Morgan v. Commissioner of Social Security

Filing 12

OPINION; signed by Magistrate Judge Ellen S. Carmody (Magistrate Judge Ellen S. Carmody, cbh)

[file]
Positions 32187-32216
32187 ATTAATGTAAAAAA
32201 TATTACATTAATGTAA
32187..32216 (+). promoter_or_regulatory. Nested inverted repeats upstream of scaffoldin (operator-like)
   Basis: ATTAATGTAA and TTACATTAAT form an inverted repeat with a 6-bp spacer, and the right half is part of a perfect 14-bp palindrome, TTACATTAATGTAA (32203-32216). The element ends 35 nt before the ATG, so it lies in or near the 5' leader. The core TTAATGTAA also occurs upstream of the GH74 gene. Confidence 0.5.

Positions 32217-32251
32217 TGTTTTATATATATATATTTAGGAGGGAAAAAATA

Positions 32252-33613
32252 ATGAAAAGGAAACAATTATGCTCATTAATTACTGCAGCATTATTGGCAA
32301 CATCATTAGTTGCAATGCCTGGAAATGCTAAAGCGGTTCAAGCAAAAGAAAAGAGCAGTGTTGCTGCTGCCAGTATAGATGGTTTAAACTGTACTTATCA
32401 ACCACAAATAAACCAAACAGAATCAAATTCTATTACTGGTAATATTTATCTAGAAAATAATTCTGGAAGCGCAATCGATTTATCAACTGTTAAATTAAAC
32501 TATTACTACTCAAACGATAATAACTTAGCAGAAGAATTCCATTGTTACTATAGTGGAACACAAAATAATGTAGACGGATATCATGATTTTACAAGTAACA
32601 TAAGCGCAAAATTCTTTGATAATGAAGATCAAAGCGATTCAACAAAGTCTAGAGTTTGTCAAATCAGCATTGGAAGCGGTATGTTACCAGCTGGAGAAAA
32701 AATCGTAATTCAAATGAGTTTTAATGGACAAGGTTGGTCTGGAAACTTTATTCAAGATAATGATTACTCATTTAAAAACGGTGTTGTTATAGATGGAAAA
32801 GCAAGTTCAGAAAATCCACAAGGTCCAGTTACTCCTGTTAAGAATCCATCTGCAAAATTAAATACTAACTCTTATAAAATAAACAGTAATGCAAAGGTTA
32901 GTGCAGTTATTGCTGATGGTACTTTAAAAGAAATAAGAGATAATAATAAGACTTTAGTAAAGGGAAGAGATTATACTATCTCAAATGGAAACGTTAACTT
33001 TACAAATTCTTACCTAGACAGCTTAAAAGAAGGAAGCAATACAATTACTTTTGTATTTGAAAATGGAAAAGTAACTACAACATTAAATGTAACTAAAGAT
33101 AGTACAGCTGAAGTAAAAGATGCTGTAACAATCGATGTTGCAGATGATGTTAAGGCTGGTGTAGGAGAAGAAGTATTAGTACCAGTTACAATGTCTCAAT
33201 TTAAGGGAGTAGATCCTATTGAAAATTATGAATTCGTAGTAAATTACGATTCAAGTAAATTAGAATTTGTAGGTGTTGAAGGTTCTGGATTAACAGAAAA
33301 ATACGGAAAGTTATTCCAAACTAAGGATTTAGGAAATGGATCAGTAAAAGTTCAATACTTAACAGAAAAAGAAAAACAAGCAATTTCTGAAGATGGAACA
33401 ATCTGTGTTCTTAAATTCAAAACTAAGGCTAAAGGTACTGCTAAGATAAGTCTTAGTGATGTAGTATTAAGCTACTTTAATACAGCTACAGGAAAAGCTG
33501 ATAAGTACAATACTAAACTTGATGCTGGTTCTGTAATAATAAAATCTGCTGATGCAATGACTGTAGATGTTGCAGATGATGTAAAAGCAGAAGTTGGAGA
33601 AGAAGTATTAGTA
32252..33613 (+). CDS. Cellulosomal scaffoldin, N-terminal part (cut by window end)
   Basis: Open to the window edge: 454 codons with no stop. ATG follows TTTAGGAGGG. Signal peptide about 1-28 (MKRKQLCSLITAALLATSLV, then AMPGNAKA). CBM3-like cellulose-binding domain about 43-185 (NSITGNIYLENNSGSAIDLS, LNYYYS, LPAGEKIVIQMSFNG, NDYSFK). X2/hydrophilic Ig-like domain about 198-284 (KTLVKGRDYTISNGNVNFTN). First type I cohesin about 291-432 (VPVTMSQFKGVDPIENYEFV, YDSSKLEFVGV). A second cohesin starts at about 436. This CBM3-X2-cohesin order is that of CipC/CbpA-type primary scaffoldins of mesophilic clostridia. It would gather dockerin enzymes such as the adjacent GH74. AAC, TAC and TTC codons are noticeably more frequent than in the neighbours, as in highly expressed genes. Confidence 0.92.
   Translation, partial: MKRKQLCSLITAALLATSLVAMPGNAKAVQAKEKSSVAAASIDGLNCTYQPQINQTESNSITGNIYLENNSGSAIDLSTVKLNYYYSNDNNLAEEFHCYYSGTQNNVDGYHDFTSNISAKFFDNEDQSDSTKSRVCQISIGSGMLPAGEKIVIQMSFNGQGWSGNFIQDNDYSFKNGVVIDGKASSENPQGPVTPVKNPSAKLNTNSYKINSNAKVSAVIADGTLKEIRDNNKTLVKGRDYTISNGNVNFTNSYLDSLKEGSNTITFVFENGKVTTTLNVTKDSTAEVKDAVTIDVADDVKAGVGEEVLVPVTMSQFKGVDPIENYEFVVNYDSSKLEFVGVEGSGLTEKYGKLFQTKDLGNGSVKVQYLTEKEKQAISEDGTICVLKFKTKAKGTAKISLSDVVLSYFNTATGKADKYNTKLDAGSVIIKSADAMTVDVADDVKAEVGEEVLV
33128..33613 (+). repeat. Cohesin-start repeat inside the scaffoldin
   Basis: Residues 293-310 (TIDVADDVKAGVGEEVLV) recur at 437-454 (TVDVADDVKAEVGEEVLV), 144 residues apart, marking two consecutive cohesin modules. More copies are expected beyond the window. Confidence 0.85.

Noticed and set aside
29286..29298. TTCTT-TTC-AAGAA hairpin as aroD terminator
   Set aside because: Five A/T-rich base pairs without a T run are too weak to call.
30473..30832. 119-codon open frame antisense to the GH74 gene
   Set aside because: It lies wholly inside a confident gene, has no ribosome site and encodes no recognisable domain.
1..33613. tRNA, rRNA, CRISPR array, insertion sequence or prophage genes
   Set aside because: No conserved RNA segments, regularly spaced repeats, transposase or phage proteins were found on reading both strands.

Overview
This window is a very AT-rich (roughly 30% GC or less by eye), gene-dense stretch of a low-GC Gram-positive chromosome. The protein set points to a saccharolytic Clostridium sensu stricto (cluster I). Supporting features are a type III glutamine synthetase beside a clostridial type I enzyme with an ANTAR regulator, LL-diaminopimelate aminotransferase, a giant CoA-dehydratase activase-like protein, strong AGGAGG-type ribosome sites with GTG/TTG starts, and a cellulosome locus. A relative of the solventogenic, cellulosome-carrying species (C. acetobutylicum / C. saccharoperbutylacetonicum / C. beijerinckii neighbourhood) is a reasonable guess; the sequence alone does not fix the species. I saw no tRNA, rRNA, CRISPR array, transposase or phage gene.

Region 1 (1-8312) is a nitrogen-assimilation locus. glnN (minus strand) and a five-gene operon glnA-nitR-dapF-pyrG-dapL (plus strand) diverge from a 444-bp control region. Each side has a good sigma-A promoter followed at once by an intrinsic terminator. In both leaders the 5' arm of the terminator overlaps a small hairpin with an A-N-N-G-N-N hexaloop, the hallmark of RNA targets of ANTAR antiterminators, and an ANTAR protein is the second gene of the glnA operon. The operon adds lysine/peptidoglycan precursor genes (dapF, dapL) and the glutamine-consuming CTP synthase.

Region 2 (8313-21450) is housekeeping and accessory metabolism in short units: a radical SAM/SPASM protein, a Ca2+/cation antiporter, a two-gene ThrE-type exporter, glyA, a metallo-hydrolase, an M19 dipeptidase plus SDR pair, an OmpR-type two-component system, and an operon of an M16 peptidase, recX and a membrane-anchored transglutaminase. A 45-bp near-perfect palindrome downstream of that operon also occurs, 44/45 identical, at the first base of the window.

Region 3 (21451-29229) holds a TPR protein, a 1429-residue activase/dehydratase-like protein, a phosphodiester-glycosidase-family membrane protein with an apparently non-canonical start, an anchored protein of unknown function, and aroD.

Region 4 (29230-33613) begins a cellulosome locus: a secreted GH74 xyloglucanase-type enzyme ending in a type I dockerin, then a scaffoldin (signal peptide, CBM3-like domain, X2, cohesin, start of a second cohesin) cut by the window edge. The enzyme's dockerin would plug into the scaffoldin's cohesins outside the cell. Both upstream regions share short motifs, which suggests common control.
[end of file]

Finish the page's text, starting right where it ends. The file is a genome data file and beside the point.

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UNITED STATES DISTRICT COURT WESTERN DISTRICT OF MICHIGAN SOUTHERN DIVISION MELINDA MORGAN, Plaintiff, Hon. Ellen S. Carmody v. Case No. 1:18-cv-422 COMMISSIONER OF SOCIAL SECURITY, Defendant. _____________________________________/ OPINION This is an action pursuant to Section 205(g) of the Social Security Act, 42 U.S.C. ' 405(g), to review a final decision of the Commissioner of Social Security denying Plaintiff=s claim for Disability Insurance Benefits (DIB) and Supplemental Security Income (SSI) under Titles II and XVI of the Social Security Act. The parties have agreed to proceed in this Court for all further proceedings, including an order of final judgment. Section 405(g) limits the Court to a review of the administrative record and provides that if the Commissioner=s decision is supported by substantial evidence it shall be conclusive. The Commissioner has found that Plaintiff is not disabled within the meaning of the Act. For the reasons stated below, the Court concludes that the Commissioner=s decision is not supported by substantial evidence. Accordingly, the Commissioner=s decision is vacated and the matter remanded for further factual findings pursuant to sentence four of 42 U.S.C. ' 405(g). STANDARD OF REVIEW The Court=s jurisdiction is confined to a review of the Commissioner=s decision and of the record made in the administrative hearing process. See Willbanks v. Sec=y of Health and Human Services, 847 F.2d 301, 303 (6th Cir. 1988). The scope of judicial review in a social security case is limited to determining whether the Commissioner applied the proper legal standards in making her decision and whether there exists in the record substantial evidence supporting that decision. See Brainard v. Sec=y of Health and Human Services, 889 F.2d 679, 681 (6th Cir. 1989). The Court may not conduct a de novo review of the case, resolve evidentiary conflicts, or decide questions of credibility. See Garner v. Heckler, 745 F.2d 383, 387 (6th Cir. 1984). It is the Commissioner who is charged with finding the facts relevant to an application for disability benefits, and her findings are conclusive provided they are supported by substantial evidence. See 42 U.S.C. ' 405(g). Substantial evidence is more than a scintilla, but less than a preponderance. See Cohen v. Sec=y of Dep=t of Health and Human Services, 964 F.2d 524, 528 (6th Cir. 1992) (citations omitted). It is such relevant evidence as a reasonable mind might accept as adequate to support a conclusion. See Richardson v. Perales, 402 U.S. 389, 401 (1971); Bogle v. Sullivan, 998 F.2d 342, 347 (6th Cir. 1993). In determining the substantiality of the evidence, the Court must consider the evidence on the record as a whole and take into account whatever in the record fairly detracts from its weight. See Richardson v. Sec=y of Health and Human Services, 735 F.2d 962, 963 (6th Cir. 1984). As has been widely recognized, the substantial evidence standard presupposes the existence of a zone within which the decision maker can properly rule either way, without judicial interference. See Mullen v. Bowen, 800 F.2d 535, 545 (6th Cir. 1986) (citation omitted). This standard affords to the administrative decision maker considerable latitude, and indicates that a decision supported by substantial evidence will not be reversed simply because the -2- evidence would have supported a contrary decision. See Bogle, 998 F.2d at 347; Mullen, 800 F.2d at 545. PROCEDURAL POSTURE Plaintiff was 46 years of age on her alleged disability onset date. (PageID.354). She possesses a ninth grade education and worked previously as a retail cashier and fast food worker. (PageID.68, 85). Plaintiff applied for benefits on October 7, 2013, alleging that she had been disabled since February 6, 2011, due to scoliosis, depression, Bell’s palsy, carpal tunnel syndrome, anxiety, hip and knee pain, arthritis, kidney stones, asthma, and low blood pressure. (PageID.354-66, 188-89). Plaintiff=s applications were denied, after which time she requested a hearing before an Administrative Law Judge (ALJ). (PageID.178-200). Following a May 20, 2015 hearing, ALJ Lawrence Blatnik denied Plaintiff’s claim. (PageID.131-52, 204-15). The Appeals Council subsequently remanded the matter to the ALJ. (PageID.220-23). On November 8, 2016, ALJ Blatnik conducted a second hearing at which Plaintiff and a vocational expert testified. (PageID.78-130). In a written decision dated January 24, 2017, the ALJ determined that Plaintiff was not disabled. (PageID.60-71). The Appeals Council declined to review the ALJ=s determination, rendering it the Commissioner=s final decision in the matter. (PageID.41-45). Plaintiff subsequently initiated this appeal pursuant to 42 U.S.C. ' 405(g), seeking judicial review of the ALJ=s decision. -3- ANALYSIS OF THE ALJ=S DECISION The social security regulations articulate a five-step sequential process for evaluating disability. See 20 C.F.R. '' 404.1520(a-f), 416.920(a-f).1 If the Commissioner can make a dispositive finding at any point in the review, no further finding is required. See 20 C.F.R. '' 404.1520(a), 416.920(a). The regulations also provide that if a claimant suffers from a nonexertional impairment as well as an exertional impairment, both are considered in determining her residual functional capacity. See 20 C.F.R. '' 404.1545, 416.945. The burden of establishing the right to benefits rests squarely on Plaintiff=s shoulders, and she can satisfy her burden by demonstrating that her impairments are so severe that she is unable to perform her previous work, and cannot, considering her age, education, and work experience, perform any other substantial gainful employment existing in significant numbers in the national economy. See 42 U.S.C. ' 423(d)(2)(A); Cohen, 964 F.2d at 528. While the burden of proof shifts to the Commissioner at step five, Plaintiff bears the burden of proof through step four of the procedure, the point at which her residual functioning capacity (RFC) is determined. 1 1. An individual who is working and engaging in substantial gainful activity will not be found to be Adisabled@ regardless of medical findings (20 C.F.R. '' 404.1520(b), 416.920(b)); 2. An individual who does not have a Asevere impairment@ will not be found Adisabled@ (20 C.F.R. '' 404.1520(c), 416.920(c)); 3. If an individual is not working and is suffering from a severe impairment which meets the duration requirement and which Ameets or equals@ a listed impairment in Appendix 1 of Subpart P of Regulations No. 4, a finding of Adisabled@ will be made without consideration of vocational factors. (20 C.F.R. '' 404.1520(d), 416.920(d)); 4. If an individual is capable of performing her past relevant work, a finding of Anot disabled@ must be made (20 C.F.R. '' 404.1520(e), 416.920(e)); 5. If an individual=s impairment is so severe as to preclude the performance of past work, other factors including age, education, past work experience, and residual functional capacity must be considered to determine if other work can be performed (20 C.F.R. '' 404.1520(f), 416.920(f)). -4- See Bowen v. Yuckert, 482 U.S. 137, 146 n.5 (1987); Walters v. Comm=r of Soc. Sec., 127 F.3d 525, 528 (6th Cir. 1997) (ALJ determines RFC at step four, at which point claimant bears the burden of proof). The ALJ determined that Plaintiff suffered from: (1) peripheral neuropathy; (2) degenerative disc disease and scoliosis of the lumbar spine; (3) osteoarthritis; (4) asthma; (5) sleep apnea; and (6) obesity, severe impairments that whether considered alone or in combination with other impairments, failed to satisfy the requirements of any impairment identified in the Listing of Impairments detailed in 20 C.F.R., Part 404, Subpart P, Appendix 1. (PageID.63). With respect to Plaintiff=s residual functional capacity, the ALJ determined that Plaintiff retained the capacity to perform light work subject to the following limitations: (1) she requires the option to alternate to standing for 3-5 minutes after one hour of sitting and to alternate to sitting for 3-5 minutes after every 30-45 minutes of standing/walking; (2) she can occasionally balance, stoop, kneel, crouch, and crawl; (3) she can occasionally climb ramps and stairs, but can never climb ladders, ropes, or scaffolds; (4) she must avoid all exposure to unprotected heights or moving parts; (5) she can tolerate occasional exposure to extreme cold or heat, humidity, or wetness; and (6) must avoid concentrated exposure to fumes, odors, dusts, and other pulmonary irritants. (PageID.64). The ALJ found that Plaintiff was unable to perform her past relevant work at which point the burden of proof shifted to the Commissioner to establish by substantial evidence that a significant number of jobs exist in the national economy which Plaintiff could perform, her limitations notwithstanding. See Richardson, 735 F.2d at 964. While the ALJ is not required to question a vocational expert on this issue, Aa finding supported by substantial evidence that a -5- claimant has the vocational qualifications to perform specific jobs@ is needed to meet the burden. O=Banner v. Sec=y of Health and Human Services, 587 F.2d 321, 323 (6th Cir. 1978) (emphasis added). This standard requires more than mere intuition or conjecture by the ALJ that the claimant can perform specific jobs in the national economy. See Richardson, 735 F.2d at 964. Accordingly, ALJs routinely question vocational experts in an attempt to determine whether there exist a significant number of jobs which a particular claimant can perform, his limitations notwithstanding. Such was the case here, as the ALJ questioned a vocational expert. The vocational expert testified that there existed approximately 480,000 jobs in the national economy which an individual with Plaintiff=s RFC could perform, such limitations notwithstanding. (PageID.112-16). This represents a significant number of jobs. See, e.g., Taskila v. Commissioner of Social Security, 819 F.3d 902, 905 (6th Cir. 2016) (“[s]ix thousand jobs in the United States fits comfortably within what this court and others have deemed ‘significant’”). Accordingly, the ALJ concluded that Plaintiff was not entitled to disability benefits. I. ALJ’s Description of the Relevant Medical Evidence The ALJ discussed the medical evidence at great length. Specifically, the ALJ stated as follows: The claimant participated in a consultative examination in October 2012, during the pendency of her previous application for disability benefits, conducted by Scott Lazzara, M.D. During this examination, the claimant reported a history of degenerative joint disease and shortness of breath. During his physical examination, Dr. Lazzara noted mild bronchial breath sounds without wheezes, [rales], or rhonchi. There was prolongation of the expiratory phase, but no accessory muscle use. There was no evidence of joint laxity, repentance, or effusion. The claimant had pain in the lumbar spine area, but had no difficulty getting on and off the examination table. -6- She had mild difficulty with heel and toe walking, squatting, and standing on her left foot. She had no difficulty standing on the right foot, and a straight leg raising test was negative. Range of motion was slightly decreased in the dorsolumbar spine, left shoulder, and both knees. Dr. Lazzara noted a mild left limp and guarded gait, but no use of any assistive device. Dr. Lazzara recommended use of an inhaler, avoidance of triggers and cessation of tobacco use (Exhibit B1F). The claimant reports a history of shortness of breath. In an unsigned and undated Asthma Form, the claimant reported she was not being treated for asthma (Exhibit B5E). Physical examination in August 2013, after the claimant went to the emergency room complaining of nausea, vomiting, and dizziness, revealed a reasonably well developed, well nourished individual, in no acute distress. Her lungs were clear with no rhonchi, rales, or wheezes heard (Exhibit B3F). Physical examination from September 2013 revealed normal respiratory effort and auscultation (Exhibit B5F). The record indicates the claimant stopped smoking around August 2014. A chest electromagnetic x-ray taken in September 2014 revealed a stable chest with no acute cardiopulmonary pathology. Physical examination noted diminished breath sounds with expiratory rales in the right lower lung, but no shortness of breath when speaking in complete sentences (Exhibit B5F). The claimant complains of low back pain and hip pain. The claimant received treatment from the Family Medical Clinic beginning in September 2013. She reported normal activities of daily living and limited outside activity. She complained of chronic leg and back pain with scoliosis. A neurological examination was normal, and a musculoskeletal assessment revealed increased thoracic kyphosis and mild scoliosis. The claimant indicated she did not use any ambulatory assistive device. A physical examination in November 2013 revealed no scoliosis (Exhibit B5F). The claimant attended an initial evaluation for physical therapy in December 2013 with the Community Health Center of Branch County. She again complained of pain in her back and hip, with tingling in her feet. She reported difficulty walking and putting on clothes. Practitioners observed an antalgic gait with decreased weight bearing in the left lower extremity, mild scoliosis to the left in the lower thoracic spine to lumbar region, tightness in the lumbar spine and gluteal region, and muscle guarding in the left lower quadrant. X-rays of the claimant's hips taken in October 2013 revealed no significant joint space narrowing or degenerative changes. There were no fractures, dislocation, or acute abnormalities. The bony pelvis was normal -7- other than some minimal degenerative spurring at the inferior sacroiliac joint. There was decreased range of motion in the lumbar spine and hip, and practitioners noted functional limitations in sitting, walking, standing, and sleeping. It was recommended the claimant would benefit from skilled therapy two times a week for four weeks to address these areas (Exhibit B4F). The claimant canceled a return visit, and never returned or called to schedule further treatments (Exhibit B6F). The record indicates the claimant began using a cane for balance around August 2014 after reportedly tripping over her feet. She denied dizziness or lightheadedness at this time (Exhibit B5F). Magnetic resonance imaging (MRI) of the claimant's lumbar spine performed in January 2015 was generally unremarkable for the claimant's age. There was some mild disc protrusion at L5-S1, but no central canal stenosis. X-rays of the claimant's hips were negative, and there was no evidence of any hip pathology (Exhibit B8F). In March 2015, the claimant complained of low back and leg pain in treatment with Sturgis Hospital Pain Center. During a physical examination, there was some pain with flexion and extension. Palpation revealed bilateral tender spots and trigger points in an L4, L5 distribution. A straight leg raising was somewhat positive and sensation was decreased to light touch in her lower extremities. On follow-up in May 2015, she reported continued pain. There were some bilateral tender spots and trigger points, but a straight leg raising was negative. She received bilateral lumbar facet injections at L3-4, L4-5, and L5-S1 in June 2015 (Exhibit B16F). The claimant complained of hip pain during treatment with the Community Health Center of Branch County in May 2016. She reported radiation of pain down her legs and also reported tingling in her feet. Practitioners noted trace edema in her lower extremities, but she also admitted to walking her dog at this time (Exhibit Bl IF). An electromyogram (EMG) performed in July 2016 revealed moderately severe polyneuropathy of both legs (Exhibit B12F). The claimant reported to the Emergency Room in July 2016 after injuring her ankle. Radiology imaging was unremarkable (Exhibit B13F). She returned in August complaining of continued symptoms, and practitioners indicated they were related to osteoarthritis (Exhibit B14F). An ultrasound of her lower extremities performed in October 2016 was normal (Exhibit B24F). The claimant was diagnosed with sleep apnea and practitioners noted good response to 9 centimeters (cm) of a continuous positive airway pressure (CPAP) device after a polysonmography study in January 2015 (Exhibit B11F). -8- The claimant weighs approximately 181 pounds and is 63 inches tall, which results in a body mass index (BMI) of 32.1, which the National Institutes of Health (NIH) classifies as obese (Clinical Guidelines on the Identification, Evaluation, and Treatment of Overweight and Obesity in Adults. NIH Publication No. 98-4083). The levels of obesity described by the NIH do not correlate with any specific degree of functional loss. Obesity can, however, cause or contribute to impairments in the musculoskeletal, respiratory, and cardiovascular body systems. I have considered this condition to determine if it alone, or in combination with other impairments, significantly limits the claimant's physical or mental ability to do basic work activities (20 CFR, Subpt. P, App. 1.00Q: 3.001: 4.00F: SSR 02-lp). There is no evidence of any specific or quantifiable impact on the claimant's pulmonary, musculoskeletal, endocrine, or cardiac functioning. It appears that her obesity is not the main cause of her osteoarthritis or asthma issues. The claimant participated in a second consultative examination in March 2015, again conducted by Dr. Lazzara. During this assessment, the claimant reported a history of chronic pain in her lower extremities and back. She denied physical therapy or surgical intervention, other than a carpal tunnel release on her right hand when she was 30 years old. She indicated she could perform activities of daily living, does not drive a motor vehicle, completes household chores, grocery shops in stores, reads and completes puzzles. The claimant denied trouble sitting, but reported she could stand for 15 minutes, walk half a block, and lift only ten pounds. Physical examination revealed the presence of trace edema, but no clubbing or cyanosis. The claimant's breath sounds were clear to auscultation and symmetrical, and there was no accessory muscle use. There was no joint laxity, crepitance, or effusion. The claimant's grip strength was intact, and her dexterity was unimpaired. The claimant had mild difficulty getting on and off the examination table, heel and toe walking, squatting, and standing on either foot. She had decreased range of motion in the cervical and dorsolumbar spine and both shoulders and knees. There was a right nasolabial fold droop, but her motor strength and muscle tone was normal. Dr. Lazzara observed the claimant had a guarded gait, without the use of an assistive device (Exhibit B7F). (PageID.65-68). -9- II. The ALJ’s RFC Assessment is Not Supported by Substantial Evidence A claimant’s RFC represents the “most [a claimant] can still do despite [her] limitations.” Sullivan v. Commissioner of Social Security, 595 Fed. Appx. 502, 505 (6th Cir., Dec. 12, 2014); see also, Social Security Ruling 96-8P, 1996 WL 374184 at *1 (Social Security Administration, July 2, 1996) (a claimant’s RFC represents her ability to perform “work-related physical and mental activities in a work setting on a regular and continuing basis,” defined as “8 hours a day, for 5 days a week, or an equivalent work schedule”). As noted above, the ALJ concluded that Plaintiff can perform a limited range of light work. Plaintiff argues that she is entitled to relief because the ALJ’s RFC assessment is not supported by substantial evidence. While the ALJ found that Plaintiff suffered from several severe impairments, the ALJ failed to find that Plaintiff’s alleged carpal tunnel syndrome constituted a severe impairment. Defendant expressly concedes that “the ALJ erred in finding that carpal tunnel syndrome was not a medically determinable impairment for plaintiff.” (ECF No. 11 at PageID.712). Defendant further argues, however, that this error is harmless because Plaintiff has failed to establish that “her carpal tunnel syndrome, either by itself or in combination with any other medically determinable impairment(s), resulted in a more limited RFC than the one the ALJ set forth.” (ECF No. 11 at PageID.712). The Court disagrees. Plaintiff underwent carpal tunnel surgery on her right hand when she was approximately 30 years old. (PageID.548, 675). A number of years later, Plaintiff began to again experience carpal tunnel symptoms. On March 10, 2015, Plaintiff reported to Dr. R. Scott Lazzara that she was suffering carpal tunnel syndrome. (PageID.548). Following an examination, the doctor reported that Plaintiff could perform handling, fingering, and feeling -10- activities only one-third to two-thirds of the workday. (PageID.555). An examination of Plaintiff’s hands and wrists, conducted on October 17, 2016, revealed a positive Phalen’s Test.2 (PageID.677-81). Plaintiff was prescribed Lyrica and wrist splints. (PageID.90, 677-81). A November 14, 2016 examination revealed decreased range of motion in Plaintiff’s wrists and hands. (PageID.675). Plaintiff’s care providers further noted that Plaintiff’s medication and wrist splints were only helping “a little.” (PageID.675). While the record does not support the argument that Plaintiff’s carpal tunnel syndrome renders her unable to work, the record likewise does not support the ALJ’s RFC assessment which contains no limitations for such. Accordingly, the undersigned finds that the ALJ’s RFC assessment is not supported by substantial evidence. Because the vocational expert’s testimony was premised upon a faulty RFC determination, the ALJ’s reliance thereon does not constitute substantial evidence. See Cline v. Comm’r of Soc. Sec., 96 F.3d 146, 150 (6th Cir. 1996) (while the ALJ may rely upon responses to hypothetical questions posed to a vocational expert, such questions must accurately portray the claimant’s impairments). III. Remand is Appropriate While the Court finds that the ALJ=s decision fails to comply with the relevant legal standards, Plaintiff can be awarded benefits only if Aall essential factual issues have been resolved@ and Athe record adequately establishes [her] entitlement to benefits.@ Faucher v. Secretary of Health and Human Serv=s, 17 F.3d 171, 176 (6th Cir. 1994); see also, Brooks v. Commissioner of 2 Phalen’s test is performed to determine the presence of carpal tunnel syndrome. See Tinels and Phalens Tests, available at (last visited on December 18, 2018). Phalen’s test is performed by bending the patient’s wrists downwards as far as they will comfortably go and pushing the backs of the hands together. The patient should hold this position for one minute. A positive test is indicated by numbness or tingling along the median nerve distribution. Id. -11- Social Security, 531 Fed. Appx. 636, 644 (6th Cir., Aug. 6, 2013). This latter requirement is satisfied Awhere the proof of disability is overwhelming or where proof of disability is strong and evidence to the contrary is lacking.@ Faucher, 17 F.3d at 176; see also, Brooks, 531 Fed. Appx. at 644. Evaluation of Plaintiff=s claim requires the resolution of factual disputes which this Court is neither competent nor authorized to undertake in the first instance. Moreover, there does not exist compelling evidence that Plaintiff is disabled. Accordingly, this matter must be remanded for further administrative action. CONCLUSION For the reasons articulated herein, the Court concludes that the ALJ=s decision is not supported by substantial evidence. Accordingly, the Commissioner=s decision is vacated and the matter remanded for further factual findings pursuant to sentence four of 42 U.S.C. ' 405(g). A judgment consistent with this opinion will enter. Dated: December 18, 2018 /s/ Ellen S. Carmody ELLEN S. CARMODY United States Magistrate Judge -12-